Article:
The Psoriasis Association – PRUK Research Award

What is Psoriasis?

Psoriasis is a long-term immune mediated, where T-cells are triggered and become overactive. This results in the skin becoming itchy, scaly and forming raised plaques. Psoriasis can also affect the joints. While there is no cure for psoriasis, the condition is manageable, and pharmacists are often at the forefront of providing support for people with psoriasis. It is believed that around 2% of the UK population live with this condition.

We recognise the importance that pharmacy research has in investigating common long-term chronic conditions and this remains one of our key research priorities. Our partnership with the Psoriasis Association, which began in 2021, is an important step to ensuring that pharmacy research into the treatment and management of psoriasis can be commissioned and supported. This scheme is not only open to pharmacy professionals, but to health service researchers who have an interest in the role of pharmacy into psoriasis.

Who can apply?

The Psoriasis Association-PRUK Research Award is aimed at researchers who wish to conduct novel research into a range of areas, such as how pharmacy services can support the treatment of psoriasis or how pharmacists can be better equipped to provide further support to people with psoriasis. As long as the proposed area of research fits into PRUK and Psoriasis Association’s research strategy, it will be considered eligible for this scheme.

The Psoriasis Association detail specific priorities within the field of psoriasis research, so we encourage anyone who is interested in applying to review the top research priorities. Applications investigating issues outside of the priorities outlined below will still be considered. A summary is included below, but further details are available on this page.

  1. Do lifestyle factors such as diet, dietary supplements, alcohol, smoking, weight loss and exercise play a part in treating psoriasis?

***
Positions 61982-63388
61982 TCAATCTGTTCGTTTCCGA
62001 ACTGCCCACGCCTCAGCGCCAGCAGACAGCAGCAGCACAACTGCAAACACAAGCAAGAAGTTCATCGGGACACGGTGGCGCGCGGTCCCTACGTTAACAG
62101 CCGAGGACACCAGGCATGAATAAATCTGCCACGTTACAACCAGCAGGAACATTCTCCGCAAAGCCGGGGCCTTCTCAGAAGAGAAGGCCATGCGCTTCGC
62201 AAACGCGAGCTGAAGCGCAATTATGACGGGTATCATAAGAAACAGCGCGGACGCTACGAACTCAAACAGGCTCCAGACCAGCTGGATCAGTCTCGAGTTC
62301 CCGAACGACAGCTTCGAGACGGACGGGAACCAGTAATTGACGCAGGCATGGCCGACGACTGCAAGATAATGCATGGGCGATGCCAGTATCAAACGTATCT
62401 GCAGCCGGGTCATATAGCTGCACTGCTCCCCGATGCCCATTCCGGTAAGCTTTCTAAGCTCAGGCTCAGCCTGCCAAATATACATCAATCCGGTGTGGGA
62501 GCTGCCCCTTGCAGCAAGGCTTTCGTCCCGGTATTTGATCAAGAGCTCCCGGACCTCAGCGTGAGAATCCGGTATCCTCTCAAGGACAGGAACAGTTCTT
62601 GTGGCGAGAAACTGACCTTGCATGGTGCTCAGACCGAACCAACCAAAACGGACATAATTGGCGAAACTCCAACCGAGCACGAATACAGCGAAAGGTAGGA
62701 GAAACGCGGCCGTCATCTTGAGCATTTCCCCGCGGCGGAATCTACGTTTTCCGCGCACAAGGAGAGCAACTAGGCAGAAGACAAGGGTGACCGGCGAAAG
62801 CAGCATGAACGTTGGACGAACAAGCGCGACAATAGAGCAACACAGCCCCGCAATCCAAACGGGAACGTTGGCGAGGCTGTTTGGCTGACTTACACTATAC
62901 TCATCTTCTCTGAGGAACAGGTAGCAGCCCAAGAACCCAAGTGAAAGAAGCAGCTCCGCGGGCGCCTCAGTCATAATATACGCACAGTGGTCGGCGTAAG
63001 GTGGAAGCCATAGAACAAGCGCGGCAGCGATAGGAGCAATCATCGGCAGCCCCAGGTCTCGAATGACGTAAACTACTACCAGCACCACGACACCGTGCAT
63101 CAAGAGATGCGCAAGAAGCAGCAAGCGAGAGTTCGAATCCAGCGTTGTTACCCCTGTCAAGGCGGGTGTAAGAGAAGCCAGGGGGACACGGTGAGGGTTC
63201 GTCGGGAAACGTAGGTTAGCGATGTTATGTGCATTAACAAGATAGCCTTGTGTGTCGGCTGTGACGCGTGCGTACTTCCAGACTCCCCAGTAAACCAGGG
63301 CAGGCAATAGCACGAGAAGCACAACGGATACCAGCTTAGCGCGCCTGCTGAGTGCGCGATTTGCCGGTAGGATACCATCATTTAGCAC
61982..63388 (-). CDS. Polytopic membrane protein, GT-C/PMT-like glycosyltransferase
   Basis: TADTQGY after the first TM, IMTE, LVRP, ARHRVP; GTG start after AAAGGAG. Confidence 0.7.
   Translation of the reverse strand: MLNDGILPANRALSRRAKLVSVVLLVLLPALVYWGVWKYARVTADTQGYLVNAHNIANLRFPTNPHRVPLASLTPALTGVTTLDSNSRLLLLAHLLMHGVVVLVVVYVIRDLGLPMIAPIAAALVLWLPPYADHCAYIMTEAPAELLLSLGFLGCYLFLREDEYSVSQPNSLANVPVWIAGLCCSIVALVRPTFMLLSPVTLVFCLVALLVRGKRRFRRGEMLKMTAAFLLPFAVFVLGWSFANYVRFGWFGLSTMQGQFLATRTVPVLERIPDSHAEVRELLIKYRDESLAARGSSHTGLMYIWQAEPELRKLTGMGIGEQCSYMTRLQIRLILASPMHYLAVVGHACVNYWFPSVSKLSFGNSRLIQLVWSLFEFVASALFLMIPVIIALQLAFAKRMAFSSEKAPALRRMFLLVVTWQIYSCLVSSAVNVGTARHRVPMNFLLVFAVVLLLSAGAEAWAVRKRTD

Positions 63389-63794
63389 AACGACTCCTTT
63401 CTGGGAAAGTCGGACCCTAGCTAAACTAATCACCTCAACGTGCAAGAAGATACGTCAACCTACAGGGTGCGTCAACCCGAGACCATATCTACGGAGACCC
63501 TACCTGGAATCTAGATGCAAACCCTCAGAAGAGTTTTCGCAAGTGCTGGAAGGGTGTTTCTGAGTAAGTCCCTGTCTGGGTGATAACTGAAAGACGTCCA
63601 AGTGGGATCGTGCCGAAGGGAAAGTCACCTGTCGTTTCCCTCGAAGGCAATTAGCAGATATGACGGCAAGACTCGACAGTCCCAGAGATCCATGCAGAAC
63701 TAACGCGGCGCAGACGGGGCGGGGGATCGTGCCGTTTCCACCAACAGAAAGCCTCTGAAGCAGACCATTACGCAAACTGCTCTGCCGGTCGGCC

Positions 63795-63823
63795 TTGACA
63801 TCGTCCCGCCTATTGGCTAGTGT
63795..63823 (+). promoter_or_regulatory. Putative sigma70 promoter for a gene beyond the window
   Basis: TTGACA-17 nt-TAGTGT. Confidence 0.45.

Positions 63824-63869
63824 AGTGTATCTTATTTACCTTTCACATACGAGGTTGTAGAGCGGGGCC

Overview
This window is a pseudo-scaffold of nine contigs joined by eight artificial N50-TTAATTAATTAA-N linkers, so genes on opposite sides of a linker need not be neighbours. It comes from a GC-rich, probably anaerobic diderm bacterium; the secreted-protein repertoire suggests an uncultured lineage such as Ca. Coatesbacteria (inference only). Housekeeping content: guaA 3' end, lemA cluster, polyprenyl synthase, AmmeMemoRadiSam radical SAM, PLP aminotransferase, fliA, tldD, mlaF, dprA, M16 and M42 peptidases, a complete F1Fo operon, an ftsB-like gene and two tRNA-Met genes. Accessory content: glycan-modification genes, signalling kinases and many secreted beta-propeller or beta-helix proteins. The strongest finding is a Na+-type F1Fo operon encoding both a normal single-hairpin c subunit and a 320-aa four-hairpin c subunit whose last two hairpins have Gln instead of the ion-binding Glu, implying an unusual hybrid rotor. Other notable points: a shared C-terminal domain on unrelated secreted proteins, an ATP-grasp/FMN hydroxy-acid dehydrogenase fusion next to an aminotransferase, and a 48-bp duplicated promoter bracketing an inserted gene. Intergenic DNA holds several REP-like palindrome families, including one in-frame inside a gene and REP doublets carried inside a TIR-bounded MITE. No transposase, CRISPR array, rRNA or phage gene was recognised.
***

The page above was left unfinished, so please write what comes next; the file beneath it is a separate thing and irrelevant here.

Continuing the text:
2. Does treating psoriasis early (or proactively) reduce the severity of the disease, make it more likely to go into remission, or stop other health conditions developing?
  3. What factors predict how well psoriasis will respond to a treatment?
  4. What is the best way to treat the symptoms of psoriasis: itching, burning, redness, scaling and flaking?
  5. How well do psychological and educational interventions work for adults and children with psoriasis?
  6. Does treating psoriasis help improve other health conditions, such as psoriatic arthritis, cardiovascular disease, metabolic syndrome and stress?
  7. Why do psoriasis treatments stop working well against psoriasis and when they stop working well, what’s the best way to regain control of the disease?
  8. To what extent is psoriasis caused by a person’s genes or other factors, such as stress, gut health, water quality, or change in the weather / temperature?
  9. Is a person with psoriasis more likely to develop other health conditions (either as a consequence of psoriasis or due to the effect of treatments for psoriasis)? If so, which ones?
  10. What’s the best way to treat sudden flare ups of psoriasis?

How to apply?

We welcome applications to this scheme from pharmacy professionals and health service researchers, specifically calling for pharmacy-related research into the condition of psoriasis. Further details about this scheme are available on our website.

Apply by 1pm on Wednesday 20th April! For any questions about this scheme, please contact Desh Mofidi at desh.mofidi@pharmresuk.org.uk.

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